It has been nearly three months since I wrote that Nick Williams may be “breaking out” for the Philadelphia Phillies. He was coming off a four-hit night, slamming a pair of homers to help the Phillies win 9-4 in Cincinnati.
Over a period of two months and 54 games from May 23 through that July 26 night in Cincy, Williams had slashed .280/.354/.520 with 11 home runs and 30 RBI over 195 plate appearances. That is a third-of-a-season worth of work.
The Phillies went 31-25 in that stretch, moving from second place and 1.5 games off the lead in the National League East Division to first place and 2.5 games up.
It appears that I may have been guilty for one of the few times during this past summer by getting swept up in the Phillies mid-summer run to the top of the division.
As the team collapsed over the final two months, Williams own performance declined as well. Over the final 46 games he slashed .246/.301/.352 with just eight total extra-base hits and 11 RBI across 153 plate appearances.
By mid-September his season was pretty much over, done in by hand and shoulder injuries that limited Williams to just a single pinch-hitting appearance (in which he struck out) and three appearances as a pinch-runner.
“It hurts the way this season ended,” Williams said per Rob Parent for the Delco Times. “Especially because I’ve been hurt the whole month of September. … It’s a struggle I’ve actually been through, in (2016).”
It’s still very hard to know what the Phillies have in Williams, who came to the Phillies as part of the package from the Texas Rangers in exchange for Cole Hamels back in late July 2015.
Over the full course of the 2018 season, Williams hit .262 with a .452 slugging percentage against right-handers. Against southpaws the lefty swinger hit just .232 and slugged at a weak .317 mark. Those numbers reveal that he may be best suited for a platoon role.
Another interesting split for Williams were his numbers in the Phillies wins and losses. You would expect players to have lower numbers in games in which their team lost. But Williams numbers in such situations appear extremely exaggerated.
During the 71 Phillies wins in which he played, Williams slashed .327/.406/.573 with 24 extra-base hits including 13 home runs. He played in 69 of their losses, slashing a putrid .179/.230/265 with just eight extra-base hits.
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He was given 239 plate appearances in the victorious games, 209 in the losing efforts, so the opportunities were similar.
He did come through at clutch time for the Phillies. Williams was .306/.386/.516 over 70 “late and close” situations and hit .274 with a .504 slugging percentage in 123 plate appearances during which the games were tied.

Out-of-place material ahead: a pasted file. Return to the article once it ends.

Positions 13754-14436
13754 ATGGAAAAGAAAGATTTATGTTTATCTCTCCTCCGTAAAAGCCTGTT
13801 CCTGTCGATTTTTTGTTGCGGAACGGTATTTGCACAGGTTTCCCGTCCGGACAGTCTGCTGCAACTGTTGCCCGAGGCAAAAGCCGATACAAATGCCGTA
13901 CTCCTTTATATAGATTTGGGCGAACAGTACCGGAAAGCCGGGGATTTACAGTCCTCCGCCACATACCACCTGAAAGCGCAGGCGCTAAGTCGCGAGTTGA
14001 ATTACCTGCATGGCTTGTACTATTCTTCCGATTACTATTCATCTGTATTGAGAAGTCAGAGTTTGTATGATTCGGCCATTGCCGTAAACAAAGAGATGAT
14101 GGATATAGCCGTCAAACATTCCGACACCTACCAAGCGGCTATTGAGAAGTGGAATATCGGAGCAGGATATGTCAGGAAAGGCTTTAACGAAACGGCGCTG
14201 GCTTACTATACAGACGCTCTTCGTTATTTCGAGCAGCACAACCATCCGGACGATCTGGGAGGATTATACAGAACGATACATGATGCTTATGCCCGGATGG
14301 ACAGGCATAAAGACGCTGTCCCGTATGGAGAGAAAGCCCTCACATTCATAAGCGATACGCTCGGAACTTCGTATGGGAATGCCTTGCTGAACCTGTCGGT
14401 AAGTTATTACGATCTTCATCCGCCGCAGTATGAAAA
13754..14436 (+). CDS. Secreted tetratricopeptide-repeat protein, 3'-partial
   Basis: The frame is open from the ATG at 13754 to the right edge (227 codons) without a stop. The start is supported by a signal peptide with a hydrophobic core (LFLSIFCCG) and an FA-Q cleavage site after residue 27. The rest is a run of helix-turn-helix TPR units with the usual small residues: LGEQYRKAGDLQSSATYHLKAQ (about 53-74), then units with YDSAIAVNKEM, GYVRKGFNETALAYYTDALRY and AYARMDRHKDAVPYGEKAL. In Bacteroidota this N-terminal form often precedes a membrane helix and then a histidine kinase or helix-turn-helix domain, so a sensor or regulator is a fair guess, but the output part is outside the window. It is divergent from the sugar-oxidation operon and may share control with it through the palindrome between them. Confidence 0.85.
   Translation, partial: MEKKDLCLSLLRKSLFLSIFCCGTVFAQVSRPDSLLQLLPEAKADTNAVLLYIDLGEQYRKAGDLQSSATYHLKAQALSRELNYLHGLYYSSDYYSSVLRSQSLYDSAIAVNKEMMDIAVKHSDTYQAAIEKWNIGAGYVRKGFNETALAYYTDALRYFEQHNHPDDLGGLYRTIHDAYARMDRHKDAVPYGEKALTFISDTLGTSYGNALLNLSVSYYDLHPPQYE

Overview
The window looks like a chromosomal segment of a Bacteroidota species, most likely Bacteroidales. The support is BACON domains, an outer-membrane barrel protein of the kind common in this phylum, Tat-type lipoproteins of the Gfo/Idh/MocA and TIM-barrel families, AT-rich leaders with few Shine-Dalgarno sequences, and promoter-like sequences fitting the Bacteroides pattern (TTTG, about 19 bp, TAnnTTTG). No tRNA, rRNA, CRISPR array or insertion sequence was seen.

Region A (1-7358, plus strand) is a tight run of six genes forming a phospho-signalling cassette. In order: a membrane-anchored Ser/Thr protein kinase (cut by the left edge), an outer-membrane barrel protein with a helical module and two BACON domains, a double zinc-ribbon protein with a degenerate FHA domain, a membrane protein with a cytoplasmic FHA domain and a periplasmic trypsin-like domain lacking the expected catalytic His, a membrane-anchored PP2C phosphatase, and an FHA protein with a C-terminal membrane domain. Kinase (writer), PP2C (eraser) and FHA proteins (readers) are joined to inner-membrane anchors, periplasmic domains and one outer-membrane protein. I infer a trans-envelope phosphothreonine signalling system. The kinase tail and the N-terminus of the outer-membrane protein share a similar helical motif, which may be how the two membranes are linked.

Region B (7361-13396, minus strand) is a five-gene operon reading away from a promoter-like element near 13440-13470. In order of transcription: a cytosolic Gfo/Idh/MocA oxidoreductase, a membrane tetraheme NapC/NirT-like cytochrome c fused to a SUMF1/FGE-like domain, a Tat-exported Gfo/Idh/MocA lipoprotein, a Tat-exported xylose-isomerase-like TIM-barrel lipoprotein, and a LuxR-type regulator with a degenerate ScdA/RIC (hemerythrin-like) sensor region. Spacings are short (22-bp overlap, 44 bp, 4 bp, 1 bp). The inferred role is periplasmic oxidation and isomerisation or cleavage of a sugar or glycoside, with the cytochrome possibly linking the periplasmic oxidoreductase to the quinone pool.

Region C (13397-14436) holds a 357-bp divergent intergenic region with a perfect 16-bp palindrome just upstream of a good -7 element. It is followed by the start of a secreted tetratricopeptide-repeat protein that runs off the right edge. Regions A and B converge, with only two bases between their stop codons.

When the Phillies either led or trailed by four runs or more, Williams slashed just .219/.265/313 with three extra-base hits over 68 plate appearances.
To me, the numbers reveal Williams to be a “follower”, the type of player who catches fire when the rest of the team is on, but not one who is capable of lighting those fires himself. He also appears to be a “red-light” player, one who is capable of producing when the chips are down, but who perhaps loses concentration when they are not.
One positive thing stood out for me and should have to anyone who watched the now 25-year-old perform this season. Williams never stopped busting it. Accused at one point in his minor league career of coasting, he genuinely appeared to be going all out this summer on most nights, especially while the team was enjoying its greatest run of success.
To me, it all adds up to a couple of things. First, Williams showed enough, especially considering his age and that this was his first full season, to warrant another opportunity to start in the Phillies outfield.
However, because of the splits the club needs to have a solid right-handed bat to give him a break against at least the toughest lefty arms.
From what I got to see this season, Williams can start in the big-leagues. Can he start full-time for a contending team in Major League Baseball? That remains an open question. Williams himself recognizes the opportunity is there for himself and the team to become something special, as he was further quoted by Parent:
“We’re young. We should be really good for a long time. We have a lot of athletes. Maybe this will make us crazy good for the next few years to come, because we know how it feels to lose; to get our butts kicked. That’s never a good feeling. But I think it’s going to make everybody humbled and make them that much hungrier here.“
Williams still needs to show that hunger in all situations, winning or losing, up by one run or down by four. If he wants to be counted on as a starter on a contending Phillies ball club, he is going to have to walk the walk as well as he talks the talk.
There has been much speculation regarding the Phillies going hard after Bryce Harper in free agency. Whether they are successful in that pursuit or not, I wouldn’t be against Williams opening the 2019 season in a left field platoon split with a 28-year-old Aaron Altherr, who also shows talent at times but also still has much to prove.
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